“I’m done. What do I do now?” Have you ever heard this phrase? Better yet, have you heard this phrase during a guided reading group or math intervention group? Aargh!
One of the most important things you can do is to teach students what to do so you never have to hear that phrase.
Decide what works for you with the materials you have. Here’s what worked for me.
- Finish all classwork.
This is huge for me. If you have unfinished work, you don’t have free time. Students who have unfinished work often end up taking it home as additional homework (and incentive to finish classwork during the allotted time). When students finish up their work early, I am happy to allow them to work on any unfinished work they may have. They are continuing to learn in the process, and less homework to take home, feeing up precious after school time.
- Work on homework.
I’ve had different systems. I’ve passed out homework on Mondays and it was due Friday and I’ve also passed it out Friday and homework is due the following Friday. Regardless, I allow students to work on their homework when they’re finished with the current assignment. I have found that this is a huge motivator because student’s have less to do when they get home after school, which means more free time with their families, sports, clubs, etc.
- Learn a Mastery Club challenge.
I can’t say how much Mastery club has saved my sanity over the years! Mastery Club is student directed and very open ended. Students get to choose from 86 challenges in 5 different subjects to further their knowledge base varying from name the 7 continents, name 15 mammals, score 100% on a grade level addition test, etc. I allow students to learn and study and challenge that interests them and work in any order they choose. Students love choice. I also allow students to suggest personal challenges. My personal favorite is the addition of the hall of fame. When students mastered 16 challenges, they received their name on the hall of fame wall. I kept mine posted all while I taught 4th grade (it even made the move as I changed schools within my district). This was a fabulous motivator as students loved to come back to my classroom year after year to see how they continued to rank on the hall of fame wall.
Hint: You can get the whole Mastery Club unit ready to print and go unit here!
- Read Independently
Encourage independent reading! It doesn’t matter what book, picture, kids magazine, novel, etc. As long as students are reading, I’m one happy teacher! I also think it’s important to have a robust classroom library, because it makes picking out a book that much easier. To start collecting books, check around at local garage sales, they are a very affordable place to pick up books. I have often been able to get books for a quarter or less. If you do book club orders, that’s another great way to build class sets of novels and books for your library. Use your book order points. I used Scholastic, Troll, and Lucky Book Clubs to build my library. Another way to encourage independent reading is to bring in fun seating for reading. Bring in camping chairs, a reading bench, carpet rectangle samples, and other fun spaces to allow students choice of reading location.
- Practice Math Facts
When students are finished with work early, I love encouraging additional math fact mastery. I use a variety of instructional techniques. I find that flash cards, math “coloring” projects, and just plain and simple math worksheets are one of the most effective ways, but they have to be FUN for older kids to actually use them. For online practice, I like Xtra Math. It’s a free online math program where the teacher creates a classroom account for each student that allows them to practice their basic math facts online. Then students log onto their individual account and do customized multiplication practice. Best of all, the teacher and parents get a summary of the child’s progress. Students can log on from home, too, so parents are happy to encourage math practice.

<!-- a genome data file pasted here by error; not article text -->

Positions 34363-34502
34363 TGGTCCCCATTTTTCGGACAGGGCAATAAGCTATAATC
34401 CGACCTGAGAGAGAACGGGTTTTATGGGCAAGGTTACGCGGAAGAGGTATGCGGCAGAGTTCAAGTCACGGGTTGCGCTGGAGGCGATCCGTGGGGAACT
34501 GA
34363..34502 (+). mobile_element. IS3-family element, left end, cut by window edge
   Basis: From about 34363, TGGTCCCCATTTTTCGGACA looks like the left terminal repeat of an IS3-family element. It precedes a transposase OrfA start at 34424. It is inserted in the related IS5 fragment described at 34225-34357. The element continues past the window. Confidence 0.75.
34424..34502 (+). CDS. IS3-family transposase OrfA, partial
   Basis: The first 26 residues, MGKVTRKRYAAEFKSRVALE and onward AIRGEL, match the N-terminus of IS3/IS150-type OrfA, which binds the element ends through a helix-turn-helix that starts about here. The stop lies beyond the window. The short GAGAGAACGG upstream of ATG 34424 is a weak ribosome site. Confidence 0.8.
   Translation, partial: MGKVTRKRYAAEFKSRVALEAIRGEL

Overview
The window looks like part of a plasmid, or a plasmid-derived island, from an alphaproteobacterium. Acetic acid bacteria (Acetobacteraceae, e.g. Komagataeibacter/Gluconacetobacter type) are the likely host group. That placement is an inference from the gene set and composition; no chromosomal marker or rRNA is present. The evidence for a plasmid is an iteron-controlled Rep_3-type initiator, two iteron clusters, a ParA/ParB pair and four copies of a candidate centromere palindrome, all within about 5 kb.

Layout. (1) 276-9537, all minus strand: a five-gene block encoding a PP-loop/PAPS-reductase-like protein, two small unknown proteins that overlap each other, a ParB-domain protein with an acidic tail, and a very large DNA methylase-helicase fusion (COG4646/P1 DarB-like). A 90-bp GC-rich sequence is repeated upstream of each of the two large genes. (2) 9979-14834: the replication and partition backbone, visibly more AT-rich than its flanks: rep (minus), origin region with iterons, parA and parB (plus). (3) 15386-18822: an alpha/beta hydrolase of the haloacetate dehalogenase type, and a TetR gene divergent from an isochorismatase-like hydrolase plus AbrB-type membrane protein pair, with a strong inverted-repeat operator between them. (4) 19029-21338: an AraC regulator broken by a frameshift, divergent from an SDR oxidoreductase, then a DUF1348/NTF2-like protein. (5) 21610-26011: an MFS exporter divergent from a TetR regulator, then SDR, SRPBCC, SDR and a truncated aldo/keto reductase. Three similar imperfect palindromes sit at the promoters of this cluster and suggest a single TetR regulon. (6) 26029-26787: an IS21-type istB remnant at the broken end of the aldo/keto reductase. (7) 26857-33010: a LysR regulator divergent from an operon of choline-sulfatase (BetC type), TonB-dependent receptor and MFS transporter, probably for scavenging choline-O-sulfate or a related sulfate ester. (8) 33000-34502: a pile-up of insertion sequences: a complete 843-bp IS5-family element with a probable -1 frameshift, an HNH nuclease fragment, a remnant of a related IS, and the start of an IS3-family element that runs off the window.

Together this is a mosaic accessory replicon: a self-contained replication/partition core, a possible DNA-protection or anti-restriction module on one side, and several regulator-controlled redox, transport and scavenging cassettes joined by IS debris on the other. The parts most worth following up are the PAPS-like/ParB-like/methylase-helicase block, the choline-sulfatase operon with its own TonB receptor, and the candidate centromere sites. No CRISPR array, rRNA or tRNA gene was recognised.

Hint: If you’re looking for flash cards that kids think are “cool” check these out that encourage addition and subtraction fact mastery, and multiplication and division.
Hint: If you’re looking for coloring sheets that reinforce math multiples, check these out here.
- Play an educational game online
I love when kids are learning without realizing it. I have found that my students LOVE to play online games. I have compiled a list of student friendly websites and games sorted by subject ranging from math, science, social studies, and beyond. The best part, it’s all FREE!
Hint: For the full list of FREE online student friendly educational games, click here.
- Organize your Desk (quietly!)
We all know there are two types of students. Those who keep their desk immaculate, and those who have stacks on stacks of paper, pencils, and books crammed in their desk where the lid barely closes. For some students, getting time to clean out their desk and organize is great motivation, for others, well…you get the hint. This one is hit or miss.
- Help a classmate
I allow students to buddy up when they are finished to help coach a friend through the remainder of their work. The key here is coach. I make sure that students know they are not doing the work for the friend but assisting them and answering their questions. I find it helpful to have these helpful students sit at the front of the classroom as designated student ambassadors. When students have questions they need assistance with they can approach the ambassador, and if the ambassador is unable to assist, students can then come see me. This helps free up my time as well. I find this helps foster friendships and develop leadership qualities within my students.